The Pinsapos of Sierra Bermeja – A Refuge for the Rare Fir Trees

Pinsapos, or Spanish fir trees, are only found in a few places on Earth. One of the largest pinsapo forests is in Spain’s Sierra Bermeja.

Pinsapos, or Spanish Fir trees, are exceptionally rare. They are found in just a few mountain ranges in Andalusia and Morocco, with one of the largest pinsapo forests located in the volcanic soil of Sierra Bermeja. It was here that the trees were first introduced to the world of science in 1837, and today it remains one of the best places to visit these spectacular trees.

Continue reading “The Pinsapos of Sierra Bermeja – A Refuge for the Rare Fir Trees”

The Oldest Tree in Paris – The Robinia Tree of Square René Viviani

The oldest tree in Paris is a more than 400 year old robinia (black locust) brought over to Europe by 17th century botanist Jean Robin.

Widely renowned as one of the most beautiful cities in the world, Paris has a lot going for it. A complete redesign of the city in the 19th century gave the ‘city of light’ its trademark wide avenues, with ample urban foliage to shade Parisians and tourists alike. However, the robinia tree of Square René Viviani predates all of this, linking all the way back to the colonial age. Continue reading “The Oldest Tree in Paris – The Robinia Tree of Square René Viviani”

The Oldest and Largest Chestnut Tree in the World – The Hundred Horse Chestnut

There are many large sweet chestnut trees throughout Europe, but none can match up to the legendary Hundred Horse Chestnut in eastern Sicily.

There are many large sweet chestnut trees throughout Europe, but none can match up to the legendary Hundred Horse Chestnut in eastern Sicily. The ancient tree’s story goes back thousands of years, an incredible feat considering its location just a few kilometers from one of the world’s most active volcanoes. Continue reading “The Oldest and Largest Chestnut Tree in the World – The Hundred Horse Chestnut”

The Major Oak – The Ancient Giant of Sherwood Forest

The Major Oak attracts up to 1 million tourists each year, many of which are looking to capture some of the magic of the legend of Robin Hood.

Thanks to the legend of Robin Hood, Sherwood forest has become one of the most well known places in all of England. It attracts up to 1 million tourists each year, many of which are looking to capture some of the magic of the legend. One of the largest oak trees in the country, the Major Oak, is right at the center of the legend as the reported home base of Robin and his band of merry men. Continue reading “The Major Oak – The Ancient Giant of Sherwood Forest”

The Mystery of the Crooked Forest – Poland’s Krzywy Las

In Poland’s Krzywy Las, or Crooked Forest, a group of pine trees grows sideways at the base, prompting all kinds of creative theories about their origin, including gravity fluctuations, Nazis, and even aliens.

Trees can come in all shapes and sizes, but most species follow the same patterns as they reach toward the sun. In Poland’s Krzywy Las, or Crooked Forest, however, a group of about 80 pine trees breaks all norms by growing sideways at the base, prompting all kinds of creative theories about their origin, including gravity fluctuations, Nazis, and even aliens. Continue reading “The Mystery of the Crooked Forest – Poland’s Krzywy Las”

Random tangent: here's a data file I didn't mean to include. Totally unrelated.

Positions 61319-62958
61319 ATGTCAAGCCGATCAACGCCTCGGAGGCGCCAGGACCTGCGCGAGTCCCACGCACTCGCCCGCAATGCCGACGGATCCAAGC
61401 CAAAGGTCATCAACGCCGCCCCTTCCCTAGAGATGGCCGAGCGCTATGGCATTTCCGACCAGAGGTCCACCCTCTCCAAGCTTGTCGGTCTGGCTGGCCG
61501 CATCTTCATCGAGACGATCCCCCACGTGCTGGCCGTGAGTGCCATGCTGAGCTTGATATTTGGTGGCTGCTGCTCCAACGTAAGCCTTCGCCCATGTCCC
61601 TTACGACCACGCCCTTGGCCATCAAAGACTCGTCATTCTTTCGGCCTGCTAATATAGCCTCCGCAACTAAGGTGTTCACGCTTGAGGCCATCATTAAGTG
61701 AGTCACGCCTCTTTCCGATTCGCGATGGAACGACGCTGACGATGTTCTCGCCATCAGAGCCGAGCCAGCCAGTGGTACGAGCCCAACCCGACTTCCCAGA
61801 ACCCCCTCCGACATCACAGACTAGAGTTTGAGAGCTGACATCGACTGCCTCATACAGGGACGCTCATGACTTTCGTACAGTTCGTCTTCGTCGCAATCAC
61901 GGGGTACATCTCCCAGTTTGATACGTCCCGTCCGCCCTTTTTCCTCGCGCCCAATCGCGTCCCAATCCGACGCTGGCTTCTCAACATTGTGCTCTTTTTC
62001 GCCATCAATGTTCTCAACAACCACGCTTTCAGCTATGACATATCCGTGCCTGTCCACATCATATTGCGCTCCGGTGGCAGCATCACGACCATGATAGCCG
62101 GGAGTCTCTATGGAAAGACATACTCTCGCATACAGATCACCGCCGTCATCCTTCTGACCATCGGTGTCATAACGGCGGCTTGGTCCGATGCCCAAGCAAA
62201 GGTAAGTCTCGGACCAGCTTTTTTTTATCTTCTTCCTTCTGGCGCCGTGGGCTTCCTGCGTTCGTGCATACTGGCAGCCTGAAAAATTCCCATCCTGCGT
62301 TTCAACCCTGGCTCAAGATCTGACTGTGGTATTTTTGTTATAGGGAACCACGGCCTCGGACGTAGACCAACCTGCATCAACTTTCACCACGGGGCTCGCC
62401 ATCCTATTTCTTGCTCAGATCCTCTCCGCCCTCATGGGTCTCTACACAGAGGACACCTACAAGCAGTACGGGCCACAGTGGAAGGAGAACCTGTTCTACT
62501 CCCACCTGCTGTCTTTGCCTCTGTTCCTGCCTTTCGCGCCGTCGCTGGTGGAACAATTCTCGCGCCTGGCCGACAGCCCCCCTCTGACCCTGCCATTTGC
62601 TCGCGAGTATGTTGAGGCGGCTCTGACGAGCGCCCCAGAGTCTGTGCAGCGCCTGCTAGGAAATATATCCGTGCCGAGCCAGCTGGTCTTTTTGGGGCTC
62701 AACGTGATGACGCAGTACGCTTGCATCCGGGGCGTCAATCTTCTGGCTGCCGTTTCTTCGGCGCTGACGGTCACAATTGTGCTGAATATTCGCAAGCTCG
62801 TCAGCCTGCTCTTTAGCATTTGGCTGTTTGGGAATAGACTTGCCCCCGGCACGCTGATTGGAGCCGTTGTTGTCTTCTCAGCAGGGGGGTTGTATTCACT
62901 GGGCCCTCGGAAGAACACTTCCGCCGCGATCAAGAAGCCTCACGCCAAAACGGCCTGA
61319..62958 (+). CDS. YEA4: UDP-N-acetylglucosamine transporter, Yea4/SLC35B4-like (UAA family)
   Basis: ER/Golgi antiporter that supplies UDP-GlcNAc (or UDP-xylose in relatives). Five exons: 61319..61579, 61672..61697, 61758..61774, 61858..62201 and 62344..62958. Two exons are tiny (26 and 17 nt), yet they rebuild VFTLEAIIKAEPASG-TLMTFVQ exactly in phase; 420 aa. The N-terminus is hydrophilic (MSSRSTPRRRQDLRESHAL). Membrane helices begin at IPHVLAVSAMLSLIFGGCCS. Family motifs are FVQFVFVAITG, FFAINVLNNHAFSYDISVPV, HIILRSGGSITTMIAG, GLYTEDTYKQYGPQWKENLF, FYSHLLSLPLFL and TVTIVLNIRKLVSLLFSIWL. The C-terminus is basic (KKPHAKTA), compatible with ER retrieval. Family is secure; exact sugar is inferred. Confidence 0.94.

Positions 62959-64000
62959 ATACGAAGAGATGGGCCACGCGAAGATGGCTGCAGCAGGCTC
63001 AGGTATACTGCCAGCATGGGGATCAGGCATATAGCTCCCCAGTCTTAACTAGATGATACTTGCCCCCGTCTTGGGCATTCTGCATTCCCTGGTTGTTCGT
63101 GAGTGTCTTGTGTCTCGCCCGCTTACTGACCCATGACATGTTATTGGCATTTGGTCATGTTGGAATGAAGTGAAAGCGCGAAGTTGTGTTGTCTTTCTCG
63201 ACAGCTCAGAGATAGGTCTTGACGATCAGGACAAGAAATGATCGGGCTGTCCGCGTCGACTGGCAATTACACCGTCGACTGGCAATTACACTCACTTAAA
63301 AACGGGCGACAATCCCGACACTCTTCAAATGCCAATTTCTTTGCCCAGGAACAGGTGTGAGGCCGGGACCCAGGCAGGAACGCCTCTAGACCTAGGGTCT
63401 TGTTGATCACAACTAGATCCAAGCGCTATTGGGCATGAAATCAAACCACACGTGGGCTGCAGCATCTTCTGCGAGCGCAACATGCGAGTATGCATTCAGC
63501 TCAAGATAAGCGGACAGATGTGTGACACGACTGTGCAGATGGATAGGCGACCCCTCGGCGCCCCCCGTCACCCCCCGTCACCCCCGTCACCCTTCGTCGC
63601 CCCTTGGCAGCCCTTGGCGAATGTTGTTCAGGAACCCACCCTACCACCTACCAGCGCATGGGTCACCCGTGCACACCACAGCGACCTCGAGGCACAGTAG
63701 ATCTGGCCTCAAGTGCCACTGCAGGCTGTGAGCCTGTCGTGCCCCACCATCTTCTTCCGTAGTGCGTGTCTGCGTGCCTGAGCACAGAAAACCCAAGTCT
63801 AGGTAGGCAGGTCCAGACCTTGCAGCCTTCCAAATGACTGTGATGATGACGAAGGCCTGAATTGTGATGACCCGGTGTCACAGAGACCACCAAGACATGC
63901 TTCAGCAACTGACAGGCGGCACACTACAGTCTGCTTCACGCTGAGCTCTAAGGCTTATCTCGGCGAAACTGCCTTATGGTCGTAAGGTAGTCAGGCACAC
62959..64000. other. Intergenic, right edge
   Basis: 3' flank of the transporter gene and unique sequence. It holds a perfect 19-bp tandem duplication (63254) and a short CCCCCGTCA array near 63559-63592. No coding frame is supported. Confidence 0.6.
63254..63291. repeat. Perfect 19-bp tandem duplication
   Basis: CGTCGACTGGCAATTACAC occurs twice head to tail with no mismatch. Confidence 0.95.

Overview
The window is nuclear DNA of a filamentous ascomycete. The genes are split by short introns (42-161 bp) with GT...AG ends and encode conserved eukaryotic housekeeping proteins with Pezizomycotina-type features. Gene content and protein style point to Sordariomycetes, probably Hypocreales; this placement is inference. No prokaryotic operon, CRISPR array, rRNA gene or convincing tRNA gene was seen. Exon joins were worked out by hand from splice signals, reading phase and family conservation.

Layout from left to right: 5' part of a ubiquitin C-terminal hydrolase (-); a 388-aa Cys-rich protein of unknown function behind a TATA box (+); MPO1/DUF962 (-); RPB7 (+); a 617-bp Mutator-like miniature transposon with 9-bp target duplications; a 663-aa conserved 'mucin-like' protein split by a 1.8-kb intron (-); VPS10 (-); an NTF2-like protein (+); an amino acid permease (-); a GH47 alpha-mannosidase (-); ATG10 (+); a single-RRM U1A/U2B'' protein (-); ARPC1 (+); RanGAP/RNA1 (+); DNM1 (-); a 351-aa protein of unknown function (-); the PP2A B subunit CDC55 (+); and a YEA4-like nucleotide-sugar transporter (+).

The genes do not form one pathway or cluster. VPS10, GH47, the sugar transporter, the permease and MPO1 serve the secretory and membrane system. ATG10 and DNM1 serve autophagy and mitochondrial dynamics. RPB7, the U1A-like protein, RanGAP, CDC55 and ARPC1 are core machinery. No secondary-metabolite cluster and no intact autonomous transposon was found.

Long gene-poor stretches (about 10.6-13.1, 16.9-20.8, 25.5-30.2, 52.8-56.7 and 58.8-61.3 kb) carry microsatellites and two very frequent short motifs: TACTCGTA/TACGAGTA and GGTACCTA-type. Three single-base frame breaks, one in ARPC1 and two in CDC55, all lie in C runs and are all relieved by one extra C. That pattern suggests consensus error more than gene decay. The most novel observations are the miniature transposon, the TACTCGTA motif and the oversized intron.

The European Tree of the Year Competition Commences

As of February 1st, voting for the 8th annual European Tree of the Year competition is open. This year there are 13 monumental trees from 13 countries all around Europe.

As of February 1st, voting for the 8th annual European Tree of the Year competition is open. This year there are 13 monumental trees from 13 countries all around Europe, with Croatia, Portugal, Romania, and Russia making their first appearances. Each year more than 200,000 votes are tallied (you can vote for up to two trees), so check out the nominees below and get out the vote! Continue reading “The European Tree of the Year Competition Commences”

Portugal’s Prize Cork Oak – The Whistler Tree

Cork is a versatile material can be harvested many times throughout a tree’s lifetime, but one particular tree in Portugal is so large that it produced more cork in a single harvest than most others in their entire life cycles.

March 2018 update: The Whistler Tree has been named the 2018 European Tree of the Year. It couldn’t have gone to a more deserving tree!

Trees can be useful in many ways. They can provide food through fruits or nuts, building materials by milling their trunks, or shade in cities beneath their canopies. But the Quercus suber has been used for centuries for a different purpose: its bark is the source of cork. The versatile material can be harvested many times throughout a tree’s lifetime, but one particular tree in Portugal is so large that it produced more cork in a single harvest than most others in their entire life cycles. Continue reading “Portugal’s Prize Cork Oak – The Whistler Tree”